The OIG examined the pricing of irinotecan, an injectable drug used to treat colorectal cancer. According to the report, the OIG regularly studies drugs that are available from multiple manufacturers to compare the average sales prices (ASP) with their widely available market prices and average manufacturer prices. For purposes of Medicare reimbursements, the law permits the OIG to disregard the ASP when the market price of the drug drops below 5%.

After collecting pricing and other sales data from seven manufacturers of irinotecan and comparing first-quarter 2008 Medicare payment amounts with the March 2008 average manufacturer sales price, the OIG found that Medicare was paying more than double the OIG-calculated average manufacturer sales price. This has prompted the OIG to recommend that the Centers for Medicare and Medicaid Services explore options to ensure that Medicare payment amounts for drugs with newly available generic versions accurately reflect market prices.

Mylan Named Manufacturer of the Year
Mylan Inc., headquartered in the Pittsburgh, Pennsylvania, area, has received pharmaceutical services company AmerisourceBergen's coveted 2008 Manufacturer Award in the category of generic pharmaceutical companies with sales of more than $50 million.

The award is based on how effectively a company interacts with AmerisourceBergen in three major areas: responsiveness, collaboration, and investment in strategic initiatives.

"Being named Manufacturer of the Year by AmerisourceBergen reflects Mylan's historical commitment to and close working relationship with our business partners," said Hal Korman, Mylan's North American president. "We recognize that strong partner relationships are built on mutually supportive initiatives and close collaboration."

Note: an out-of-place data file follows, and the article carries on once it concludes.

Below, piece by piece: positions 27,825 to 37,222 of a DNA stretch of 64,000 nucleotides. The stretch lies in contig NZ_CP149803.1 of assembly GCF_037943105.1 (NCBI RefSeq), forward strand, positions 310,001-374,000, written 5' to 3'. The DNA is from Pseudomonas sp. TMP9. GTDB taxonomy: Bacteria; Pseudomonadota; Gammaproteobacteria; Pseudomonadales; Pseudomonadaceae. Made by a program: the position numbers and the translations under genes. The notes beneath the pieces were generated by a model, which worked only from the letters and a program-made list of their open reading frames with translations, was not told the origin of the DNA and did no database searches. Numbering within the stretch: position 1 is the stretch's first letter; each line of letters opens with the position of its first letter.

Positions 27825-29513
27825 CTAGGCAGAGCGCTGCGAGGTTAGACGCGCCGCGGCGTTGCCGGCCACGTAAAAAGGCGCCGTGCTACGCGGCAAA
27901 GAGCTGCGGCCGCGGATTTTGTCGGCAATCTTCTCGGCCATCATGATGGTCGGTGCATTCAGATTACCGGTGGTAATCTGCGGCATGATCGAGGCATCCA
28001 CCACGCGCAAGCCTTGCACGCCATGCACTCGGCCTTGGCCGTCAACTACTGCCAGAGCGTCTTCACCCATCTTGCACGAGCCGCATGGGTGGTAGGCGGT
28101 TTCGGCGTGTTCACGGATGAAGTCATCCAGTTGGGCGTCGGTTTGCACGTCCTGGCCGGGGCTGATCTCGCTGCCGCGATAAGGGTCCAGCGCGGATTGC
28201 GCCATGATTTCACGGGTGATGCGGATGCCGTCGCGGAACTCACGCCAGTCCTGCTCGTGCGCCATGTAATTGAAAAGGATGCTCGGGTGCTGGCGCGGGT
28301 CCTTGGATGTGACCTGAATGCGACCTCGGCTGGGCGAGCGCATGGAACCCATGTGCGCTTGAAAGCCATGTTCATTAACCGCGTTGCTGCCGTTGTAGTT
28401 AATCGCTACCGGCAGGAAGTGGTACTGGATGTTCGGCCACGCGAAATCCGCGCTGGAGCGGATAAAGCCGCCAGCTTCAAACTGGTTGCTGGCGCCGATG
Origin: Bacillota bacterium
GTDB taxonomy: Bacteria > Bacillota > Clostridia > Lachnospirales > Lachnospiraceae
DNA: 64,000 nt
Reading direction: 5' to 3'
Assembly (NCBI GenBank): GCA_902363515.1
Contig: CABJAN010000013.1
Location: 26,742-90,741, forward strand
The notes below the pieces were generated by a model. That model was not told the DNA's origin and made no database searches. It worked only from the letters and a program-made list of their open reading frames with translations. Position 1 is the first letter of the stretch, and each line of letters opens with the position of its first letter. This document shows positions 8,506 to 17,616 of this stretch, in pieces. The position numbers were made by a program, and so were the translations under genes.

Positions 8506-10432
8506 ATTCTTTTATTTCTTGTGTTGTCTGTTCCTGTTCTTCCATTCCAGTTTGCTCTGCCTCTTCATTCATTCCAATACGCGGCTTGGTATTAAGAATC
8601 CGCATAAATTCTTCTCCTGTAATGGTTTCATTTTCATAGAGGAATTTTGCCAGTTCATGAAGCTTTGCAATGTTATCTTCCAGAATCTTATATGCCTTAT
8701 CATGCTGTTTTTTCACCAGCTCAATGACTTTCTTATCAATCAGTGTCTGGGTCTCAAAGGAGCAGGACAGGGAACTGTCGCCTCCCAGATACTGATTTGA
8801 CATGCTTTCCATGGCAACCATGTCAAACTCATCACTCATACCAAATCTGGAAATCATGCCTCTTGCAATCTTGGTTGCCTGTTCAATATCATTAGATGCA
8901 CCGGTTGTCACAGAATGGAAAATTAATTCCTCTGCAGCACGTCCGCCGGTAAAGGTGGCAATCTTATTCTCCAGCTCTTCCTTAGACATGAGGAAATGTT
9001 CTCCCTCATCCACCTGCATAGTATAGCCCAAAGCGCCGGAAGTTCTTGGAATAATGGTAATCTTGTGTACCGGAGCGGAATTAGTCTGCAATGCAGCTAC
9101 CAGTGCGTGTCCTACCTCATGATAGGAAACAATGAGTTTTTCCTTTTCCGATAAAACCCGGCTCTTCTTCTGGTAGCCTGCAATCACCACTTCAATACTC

Teva Licenses Experimental Cancer Drug
Israel-based Teva Pharmaceuticals has licensed Multikine, an experimental cancer drug being developed to treat many tumors. It is initially being targeted as a first-line treatment for head and neck cancer. The drug is being licensed from Cel-Sci for marketing in Israel and Turkey. The drug, which will enter into phase III trials, is a patented mixture of naturally derived cytokines and is the first in a new class of drugs called immune stimulators.

The FDA gave the green light to Cel-Sci to proceed with phase III trials after the drug was shown to be safe, was well tolerated, and improved overall survival by 33% at a median of 3.5 years following surgery in phase II clinical trials. Teva has agreed to finance part of the phase III clinical trial of the drug, and it will conduct a portion of the study in Israel.

Mail-Order Pharmacy Patients More Likely to Choose Generics
Two studies conducted by pharmacy benefit manager Express Scripts showed that consumers are more likely to take their medications as directed and to choose generic drugs when using a home delivery option instead of a retail pharmacy.

One study discovered that compliance was nearly eight percentage points higher for home-delivery pharmacy patients taking high blood pressure medications than for patients who purchased from a retail pharmacy.

The other study revealed that when a letter was sent alerting patients to the existence of a generic alternative, the likelihood of choosing generics in home delivery was 34% greater compared with purchases made in a retail setting.